Why Go to the Trouble?

For those who know me, this website is redundant, even superfluous. But for everyone else, it could be useful.

Pieced here and there are tidbits of my person that individually are pretty trivial. But taken as a whole begin to paint a rough sketch of me and what I think is important. Are those two things seperate? Well, yeah...sort of.

Who am I?

This is a pretty hard question. Who are you? See, not so easy. Like most people, I am a different person in different environments. While I'm not as extreme as Zelig, I do modify my personality according to the situation far more than most people. The ability to see the world from many different views gives me unique perspectives and unusual solutions.

What kind of jibberish is that? For example, while working as a writer for an acting class, the teacher wanted more improvisation between the actors and their scene. My solution: pull up the piano and play different styles of music while they acted--sound tracks to inspire new thinking.

Example 2: Our team was working late at night for a looming milestone. Each bug fix seemed to generate more problems. Tempers flared, accusations, yelling, and more started flying across the office. Scott's solution: I went home, despite dire threats from my boss. Since my code was integral, no one could continue. The team went home, got some sleep, and rejuvenated. The next day the bugs were fixed quickly and quietly.

We missed the milestone by 1 day. But our team kept together and bonded more closely than ever, and we never missed another milestone. I reasoned to my boss in our 1-to-1 the next day that we had already missed our milestone if we couldn't meet it without killing each other. And if the negativity had continued, we would never finish the project. Missing one deadline is far better than missing the whole enchilada.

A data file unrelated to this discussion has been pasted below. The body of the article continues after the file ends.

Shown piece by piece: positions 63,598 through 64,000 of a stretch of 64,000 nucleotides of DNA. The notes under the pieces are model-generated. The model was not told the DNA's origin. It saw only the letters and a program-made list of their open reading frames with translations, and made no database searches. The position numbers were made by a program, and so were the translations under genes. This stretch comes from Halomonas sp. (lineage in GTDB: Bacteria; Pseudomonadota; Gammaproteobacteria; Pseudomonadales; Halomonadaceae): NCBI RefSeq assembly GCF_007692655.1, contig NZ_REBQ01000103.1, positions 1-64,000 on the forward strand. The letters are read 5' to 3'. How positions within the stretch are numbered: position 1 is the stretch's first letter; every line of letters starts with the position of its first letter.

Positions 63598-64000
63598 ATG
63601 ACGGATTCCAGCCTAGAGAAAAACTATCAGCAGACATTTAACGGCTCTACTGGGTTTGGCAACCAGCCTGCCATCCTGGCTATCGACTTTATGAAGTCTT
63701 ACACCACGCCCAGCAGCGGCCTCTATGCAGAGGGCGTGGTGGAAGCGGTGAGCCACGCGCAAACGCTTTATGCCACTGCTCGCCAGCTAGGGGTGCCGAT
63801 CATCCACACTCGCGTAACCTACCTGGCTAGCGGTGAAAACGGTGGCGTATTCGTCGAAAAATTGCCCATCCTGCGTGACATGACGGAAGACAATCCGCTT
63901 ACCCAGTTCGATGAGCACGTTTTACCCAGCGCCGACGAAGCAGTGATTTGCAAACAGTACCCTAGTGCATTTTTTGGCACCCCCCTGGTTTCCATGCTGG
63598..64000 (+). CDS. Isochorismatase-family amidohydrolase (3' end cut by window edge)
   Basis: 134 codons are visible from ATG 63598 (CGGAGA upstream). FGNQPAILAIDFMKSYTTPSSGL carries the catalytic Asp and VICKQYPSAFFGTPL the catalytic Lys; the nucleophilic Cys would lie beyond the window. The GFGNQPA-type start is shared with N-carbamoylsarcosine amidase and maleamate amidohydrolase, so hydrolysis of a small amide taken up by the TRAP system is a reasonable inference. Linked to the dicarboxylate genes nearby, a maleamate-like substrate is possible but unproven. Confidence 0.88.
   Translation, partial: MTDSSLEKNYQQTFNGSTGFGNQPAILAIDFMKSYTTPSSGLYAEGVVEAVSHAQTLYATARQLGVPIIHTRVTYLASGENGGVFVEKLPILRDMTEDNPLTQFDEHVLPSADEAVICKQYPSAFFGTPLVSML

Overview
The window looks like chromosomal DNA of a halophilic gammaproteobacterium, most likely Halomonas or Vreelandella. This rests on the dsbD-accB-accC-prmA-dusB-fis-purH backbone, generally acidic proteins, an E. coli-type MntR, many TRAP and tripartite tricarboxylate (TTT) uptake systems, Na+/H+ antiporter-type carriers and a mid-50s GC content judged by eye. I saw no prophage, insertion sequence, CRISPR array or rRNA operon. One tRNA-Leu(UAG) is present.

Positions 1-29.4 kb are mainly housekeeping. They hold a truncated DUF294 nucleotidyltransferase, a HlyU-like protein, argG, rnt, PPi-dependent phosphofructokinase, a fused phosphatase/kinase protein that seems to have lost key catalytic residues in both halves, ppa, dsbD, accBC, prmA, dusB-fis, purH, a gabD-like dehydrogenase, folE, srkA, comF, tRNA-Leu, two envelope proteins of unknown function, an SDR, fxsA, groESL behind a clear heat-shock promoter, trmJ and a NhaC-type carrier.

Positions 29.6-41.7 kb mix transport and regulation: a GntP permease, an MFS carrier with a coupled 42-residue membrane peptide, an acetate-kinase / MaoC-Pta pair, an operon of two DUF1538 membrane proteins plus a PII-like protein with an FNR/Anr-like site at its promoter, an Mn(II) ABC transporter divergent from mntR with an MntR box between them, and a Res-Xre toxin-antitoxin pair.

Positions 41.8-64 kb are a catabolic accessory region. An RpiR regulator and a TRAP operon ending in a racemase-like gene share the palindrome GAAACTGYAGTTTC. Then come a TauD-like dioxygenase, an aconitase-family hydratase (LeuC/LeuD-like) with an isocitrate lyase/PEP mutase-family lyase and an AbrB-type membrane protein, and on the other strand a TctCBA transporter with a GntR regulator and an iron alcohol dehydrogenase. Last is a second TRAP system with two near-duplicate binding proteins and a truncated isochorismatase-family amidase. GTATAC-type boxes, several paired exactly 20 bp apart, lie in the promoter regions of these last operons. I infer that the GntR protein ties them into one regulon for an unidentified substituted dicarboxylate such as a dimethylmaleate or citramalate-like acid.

So I look for and find elegant solutions that are "beyond the box." My experience and life pretty much puts me in a unique position to do exactly that, which suits me just fine (road less travelled and all that crap). And as a manager, I am consequently able to complete projects, insure high quality, and enjoy my job and co-workers at the same time. All without the pleasure of spending six figures on a business school.

Some History
How the hell did I get here?

I was born a poor black, that's someone else. I was actually born in Austin, Texas at the old Seton Hospital during the Army/Navy game. Yeah, that's a detail my father remembers as he spent the whole ordeal in a waiting room with a small black & white tv on. Mom's view was considerably more dramatic, painful, and intense.

Fortunately, the flood of hormones that flow to mothers during delivery left her memory considerably blurred. All she remembers now is the joy of birth. Aren't moms great!

I've tried to leave Austin many times, but I always come back, hence one of my favorite phrases, "Austin sucks!" (If you don't get it, you might as well quit reading and waste your time here.)

So I'm a long-time native, a unicorn. Stranger still, I moved into the house I grew up ten years ago. Yup, been fixing it up ever since--starting to look ok.

As a teenager I thought I was going to be a world-famous composer. Somehow I managed to get into the New England Conservatory of Music (Boston) and spent a good deal of my parents' hard-earned money before getting some sense and transferred to University of North Texas (then it was NTSU). Still a decent music school, but sooo much cheaper. In those days, a Texas resident could take a full load for less than fifty dollars. No, I'm not that old; school was very cheap in the early 80s.

The inexpensive school allowed me to take all sorts of things. And I found myself becoming a philosopher--music still a very big hobby, but no longer a demanding profession. To increase my philosophical knowledge, I transferred to UT (back in Austin again!) where I discovered I really hated writing papers for my philosphy courses.

But computer programming doesn't require writing papers, and that's how I overcame my writer's block. And in a few agonizingly rough years I had a degree in Computer Science. yippee.

My two favorite job interviews were for Origin Systems, a local game company, and NASA who needed people to write software for the international space station's life-support system. Origin made the first offer, which I happily accepted and steered me hard in the world of computer games.

After two years or so of being taken advantage of, I followed the advice of a few co-workers who had started their own game companies. Jason Templeman started a company called The Logic Factory, which produced a couple of excellent games. Check 'em out.